Oil and gas prices are on a rollercoaster caused by the “mother of all shocks,” a Harvard economist says.
Energy prices have seen wild swings since the pandemic and the impact is still being felt.
“When there is an energy shock, it can take a huge price change to clear the market,” Rogoff said.
Oil and gas prices are stuck on a roller coaster caused by the “mother of all shocks,” as the supply-demand imbalance from the pandemic is still roiling energy markets, according to top economist Kenneth Rogoff.
The Harvard professor and former International Monetary Fund chief economist pointed to the wild ride oil and gas prices have taken over the last few years, with energy prices plunging at the wake of the pandemic and skyrocketing when Russia began its invasion of Ukraine.
Brent crude plunged as low as $14 a barrel in 2020 before soaring to a peak of $133 a barrel in June 2022. Similar swings were seen in US gas prices, which plunged to a low of $1.77 a gallon in 2020 before peaking around $5 a gallon in 2022, according to the Energy Information Administration.
Energy prices have eased in recent months, with Brent trading around $80 a barrel and gas prices cooling to around $3 a gallon. That’s largely due to fears of a coming recession in the US and the potential impact on demand.
But over the long-term, oil and gas prices are set to trend higher — and prices will continue to see big bouts of volatility as the unprecedented shock from the pandemic continues to roll through the market.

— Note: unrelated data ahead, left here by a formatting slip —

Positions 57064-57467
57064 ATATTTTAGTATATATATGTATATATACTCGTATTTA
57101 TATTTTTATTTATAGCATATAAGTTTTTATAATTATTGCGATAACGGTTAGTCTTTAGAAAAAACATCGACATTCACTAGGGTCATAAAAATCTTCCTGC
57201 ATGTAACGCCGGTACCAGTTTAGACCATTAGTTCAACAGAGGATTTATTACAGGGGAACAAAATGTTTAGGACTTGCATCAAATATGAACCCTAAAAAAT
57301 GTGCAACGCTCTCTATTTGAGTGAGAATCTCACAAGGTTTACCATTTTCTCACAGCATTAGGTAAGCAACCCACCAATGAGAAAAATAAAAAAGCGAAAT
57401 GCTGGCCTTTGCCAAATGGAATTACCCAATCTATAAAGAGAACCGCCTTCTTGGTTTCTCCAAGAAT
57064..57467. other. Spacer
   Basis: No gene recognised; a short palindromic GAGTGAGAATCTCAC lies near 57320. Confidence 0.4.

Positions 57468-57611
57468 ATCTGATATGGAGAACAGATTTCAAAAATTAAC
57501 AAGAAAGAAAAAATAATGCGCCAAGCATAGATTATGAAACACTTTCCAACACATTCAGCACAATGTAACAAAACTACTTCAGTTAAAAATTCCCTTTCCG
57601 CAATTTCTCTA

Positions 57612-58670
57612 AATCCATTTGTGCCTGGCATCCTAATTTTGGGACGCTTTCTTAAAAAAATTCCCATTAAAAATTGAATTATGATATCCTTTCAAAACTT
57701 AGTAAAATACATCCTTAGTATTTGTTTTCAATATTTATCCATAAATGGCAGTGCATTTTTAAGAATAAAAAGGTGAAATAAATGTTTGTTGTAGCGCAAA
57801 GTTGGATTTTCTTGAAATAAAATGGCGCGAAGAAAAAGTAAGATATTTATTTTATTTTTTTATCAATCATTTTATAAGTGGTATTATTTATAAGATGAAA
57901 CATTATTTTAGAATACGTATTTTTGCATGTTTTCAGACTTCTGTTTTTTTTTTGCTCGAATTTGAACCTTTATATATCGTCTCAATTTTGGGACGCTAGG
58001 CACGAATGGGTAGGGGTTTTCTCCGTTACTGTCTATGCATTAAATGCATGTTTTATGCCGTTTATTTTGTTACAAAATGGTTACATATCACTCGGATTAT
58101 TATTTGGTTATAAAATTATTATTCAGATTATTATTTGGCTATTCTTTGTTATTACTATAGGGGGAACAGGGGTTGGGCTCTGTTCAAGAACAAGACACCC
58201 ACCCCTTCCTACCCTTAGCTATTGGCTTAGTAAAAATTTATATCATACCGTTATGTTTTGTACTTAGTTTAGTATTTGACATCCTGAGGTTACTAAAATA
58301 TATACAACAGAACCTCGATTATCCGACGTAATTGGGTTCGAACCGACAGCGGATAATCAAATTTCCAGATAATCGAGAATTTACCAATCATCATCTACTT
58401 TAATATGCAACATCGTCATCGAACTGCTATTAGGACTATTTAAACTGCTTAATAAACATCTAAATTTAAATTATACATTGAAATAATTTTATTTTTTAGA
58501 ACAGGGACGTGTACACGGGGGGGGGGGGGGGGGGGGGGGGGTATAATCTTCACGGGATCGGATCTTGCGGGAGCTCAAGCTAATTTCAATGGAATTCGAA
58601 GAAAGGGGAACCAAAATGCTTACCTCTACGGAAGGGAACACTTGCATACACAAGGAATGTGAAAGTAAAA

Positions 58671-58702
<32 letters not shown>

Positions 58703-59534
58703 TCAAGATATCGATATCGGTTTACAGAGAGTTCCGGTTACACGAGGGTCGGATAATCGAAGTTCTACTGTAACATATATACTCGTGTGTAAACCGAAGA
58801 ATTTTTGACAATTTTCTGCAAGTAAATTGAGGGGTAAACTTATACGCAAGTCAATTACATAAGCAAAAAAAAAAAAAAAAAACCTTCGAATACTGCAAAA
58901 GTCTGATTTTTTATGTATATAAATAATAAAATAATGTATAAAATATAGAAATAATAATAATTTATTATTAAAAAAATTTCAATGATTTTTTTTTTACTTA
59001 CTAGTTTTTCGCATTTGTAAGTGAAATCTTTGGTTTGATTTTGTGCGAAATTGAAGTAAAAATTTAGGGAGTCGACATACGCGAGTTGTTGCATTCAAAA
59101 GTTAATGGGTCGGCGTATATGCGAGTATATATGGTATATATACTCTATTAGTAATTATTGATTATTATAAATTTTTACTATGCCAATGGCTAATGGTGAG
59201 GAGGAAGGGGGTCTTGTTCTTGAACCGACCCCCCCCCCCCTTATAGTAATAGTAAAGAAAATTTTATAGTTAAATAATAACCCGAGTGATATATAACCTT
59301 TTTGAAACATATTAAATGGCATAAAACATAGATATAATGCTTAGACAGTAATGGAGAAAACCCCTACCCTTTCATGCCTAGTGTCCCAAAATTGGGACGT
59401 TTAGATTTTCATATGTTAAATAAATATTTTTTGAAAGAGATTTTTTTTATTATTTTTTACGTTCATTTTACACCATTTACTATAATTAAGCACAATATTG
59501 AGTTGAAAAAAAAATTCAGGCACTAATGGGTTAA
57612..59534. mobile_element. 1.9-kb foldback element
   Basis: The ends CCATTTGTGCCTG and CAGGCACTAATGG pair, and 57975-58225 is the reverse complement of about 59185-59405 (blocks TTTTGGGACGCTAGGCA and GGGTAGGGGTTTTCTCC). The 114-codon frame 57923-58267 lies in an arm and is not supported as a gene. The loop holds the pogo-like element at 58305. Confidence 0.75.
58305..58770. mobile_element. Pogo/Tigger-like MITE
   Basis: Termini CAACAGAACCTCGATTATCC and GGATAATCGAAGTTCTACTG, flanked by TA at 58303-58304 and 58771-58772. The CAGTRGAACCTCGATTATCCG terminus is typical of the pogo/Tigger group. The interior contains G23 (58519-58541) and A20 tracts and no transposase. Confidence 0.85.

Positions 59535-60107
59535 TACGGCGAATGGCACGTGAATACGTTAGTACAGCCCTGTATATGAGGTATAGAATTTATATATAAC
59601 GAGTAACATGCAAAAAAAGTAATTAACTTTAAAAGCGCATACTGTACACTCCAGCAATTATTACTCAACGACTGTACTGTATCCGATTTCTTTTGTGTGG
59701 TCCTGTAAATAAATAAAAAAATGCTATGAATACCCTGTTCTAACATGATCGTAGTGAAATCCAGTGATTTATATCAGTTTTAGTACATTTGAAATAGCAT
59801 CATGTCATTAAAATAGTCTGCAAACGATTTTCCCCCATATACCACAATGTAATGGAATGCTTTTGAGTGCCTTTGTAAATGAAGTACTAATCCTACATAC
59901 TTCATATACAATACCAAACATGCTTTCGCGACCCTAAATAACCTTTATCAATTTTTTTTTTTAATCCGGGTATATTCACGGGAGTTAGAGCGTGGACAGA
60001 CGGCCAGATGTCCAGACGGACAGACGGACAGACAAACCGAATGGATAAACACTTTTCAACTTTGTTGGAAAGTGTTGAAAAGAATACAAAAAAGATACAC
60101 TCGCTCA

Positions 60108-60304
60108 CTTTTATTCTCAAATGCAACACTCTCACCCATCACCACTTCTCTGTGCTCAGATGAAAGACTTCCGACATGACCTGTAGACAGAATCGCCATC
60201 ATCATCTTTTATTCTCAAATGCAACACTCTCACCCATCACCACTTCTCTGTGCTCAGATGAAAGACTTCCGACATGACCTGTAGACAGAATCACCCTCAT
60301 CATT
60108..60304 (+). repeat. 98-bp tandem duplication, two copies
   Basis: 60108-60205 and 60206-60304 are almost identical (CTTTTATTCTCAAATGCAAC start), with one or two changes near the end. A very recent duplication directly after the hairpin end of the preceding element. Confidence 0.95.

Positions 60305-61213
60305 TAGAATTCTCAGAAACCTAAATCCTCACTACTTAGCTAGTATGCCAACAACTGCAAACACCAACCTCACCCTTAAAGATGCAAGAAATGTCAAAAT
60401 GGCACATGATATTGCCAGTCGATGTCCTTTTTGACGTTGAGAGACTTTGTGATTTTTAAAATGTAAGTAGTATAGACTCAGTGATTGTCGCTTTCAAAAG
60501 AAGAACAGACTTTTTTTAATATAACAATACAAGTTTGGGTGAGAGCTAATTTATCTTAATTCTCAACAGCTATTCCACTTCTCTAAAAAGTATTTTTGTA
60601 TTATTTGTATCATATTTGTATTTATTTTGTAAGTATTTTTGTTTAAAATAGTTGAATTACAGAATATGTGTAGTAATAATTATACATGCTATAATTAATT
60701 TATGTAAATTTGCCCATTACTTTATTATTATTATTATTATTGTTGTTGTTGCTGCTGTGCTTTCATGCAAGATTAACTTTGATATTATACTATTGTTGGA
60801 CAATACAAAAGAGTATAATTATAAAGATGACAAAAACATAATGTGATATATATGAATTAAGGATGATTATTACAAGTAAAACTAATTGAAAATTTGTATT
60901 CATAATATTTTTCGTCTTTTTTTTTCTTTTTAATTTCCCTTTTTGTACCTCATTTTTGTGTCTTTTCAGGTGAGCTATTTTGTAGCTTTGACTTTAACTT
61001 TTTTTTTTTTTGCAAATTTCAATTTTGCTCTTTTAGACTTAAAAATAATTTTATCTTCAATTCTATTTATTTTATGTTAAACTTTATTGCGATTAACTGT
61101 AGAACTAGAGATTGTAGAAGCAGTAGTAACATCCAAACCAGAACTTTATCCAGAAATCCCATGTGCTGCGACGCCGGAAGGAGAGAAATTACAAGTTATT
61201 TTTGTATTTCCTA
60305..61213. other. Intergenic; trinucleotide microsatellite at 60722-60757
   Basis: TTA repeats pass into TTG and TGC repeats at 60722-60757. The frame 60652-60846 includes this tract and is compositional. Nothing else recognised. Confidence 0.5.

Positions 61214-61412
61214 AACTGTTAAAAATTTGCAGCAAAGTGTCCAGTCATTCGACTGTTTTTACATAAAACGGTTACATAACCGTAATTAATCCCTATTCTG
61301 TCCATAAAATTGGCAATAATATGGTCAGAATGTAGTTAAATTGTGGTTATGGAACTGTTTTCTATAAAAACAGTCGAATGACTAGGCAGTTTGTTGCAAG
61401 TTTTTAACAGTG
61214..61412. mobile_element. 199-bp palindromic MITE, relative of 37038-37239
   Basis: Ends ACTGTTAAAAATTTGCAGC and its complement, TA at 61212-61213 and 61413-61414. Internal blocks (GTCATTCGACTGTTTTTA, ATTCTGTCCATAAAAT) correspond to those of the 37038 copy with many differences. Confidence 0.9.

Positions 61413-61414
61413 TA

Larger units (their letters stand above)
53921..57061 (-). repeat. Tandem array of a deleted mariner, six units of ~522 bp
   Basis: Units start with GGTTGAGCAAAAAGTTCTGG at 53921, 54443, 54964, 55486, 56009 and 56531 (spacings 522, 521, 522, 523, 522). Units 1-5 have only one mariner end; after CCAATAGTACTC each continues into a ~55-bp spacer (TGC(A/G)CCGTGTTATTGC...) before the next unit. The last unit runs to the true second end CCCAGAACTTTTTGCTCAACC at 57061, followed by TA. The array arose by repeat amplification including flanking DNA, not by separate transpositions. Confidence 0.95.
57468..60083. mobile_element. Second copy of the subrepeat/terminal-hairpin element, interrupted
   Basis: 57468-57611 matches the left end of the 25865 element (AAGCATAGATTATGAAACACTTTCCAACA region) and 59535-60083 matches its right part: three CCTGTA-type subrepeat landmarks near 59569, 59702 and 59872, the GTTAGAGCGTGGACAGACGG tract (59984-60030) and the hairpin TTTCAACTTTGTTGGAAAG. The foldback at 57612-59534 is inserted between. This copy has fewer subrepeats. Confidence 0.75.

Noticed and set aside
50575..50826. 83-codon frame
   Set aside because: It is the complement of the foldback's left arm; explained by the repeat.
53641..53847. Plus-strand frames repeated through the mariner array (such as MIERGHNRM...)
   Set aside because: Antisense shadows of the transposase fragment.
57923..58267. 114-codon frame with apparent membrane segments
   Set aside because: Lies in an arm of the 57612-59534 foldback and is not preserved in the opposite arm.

“When there is an energy shock, it can take a huge price change to clear the market. And the pandemic was the mother of all shocks, bringing about the biggest sustained shift in demand since World War II,” Rogoff said.
The world’s total oil demand was estimated to have risen 2.3 million barrels a day last year, according to the International Energy Agency. By 2050, demand could skyrocket as high as 42%, per an EIA estimate.
More energy giants are investing to ramp up their crude oil production, with the US seeing over $100 billion of oil company mega-mergers in 2023. But it could take years for those investments to fix the industry’s chronic undersupply problem, some experts have warned — which means prices are likely climbing higher for the time being.
“In the longer term, energy prices look set to rise unless investment picks up sharply, which seems unlikely given current policy guidance. Supply and demand shocks will most likely continue to roil the energy market and the global economy,” Rogoff said.
Higher crude demand has been a boon for US oil producers, with production reaching an all-time-high in 2023 as firms raced to fill the world’s expanding appetite for crude oil. The US is expected to churn out an average of 13.2 million barrels a day in 2024 and 13.4 million a day in 2025, eyeing new records for at least the next two years, the EIA estimated.
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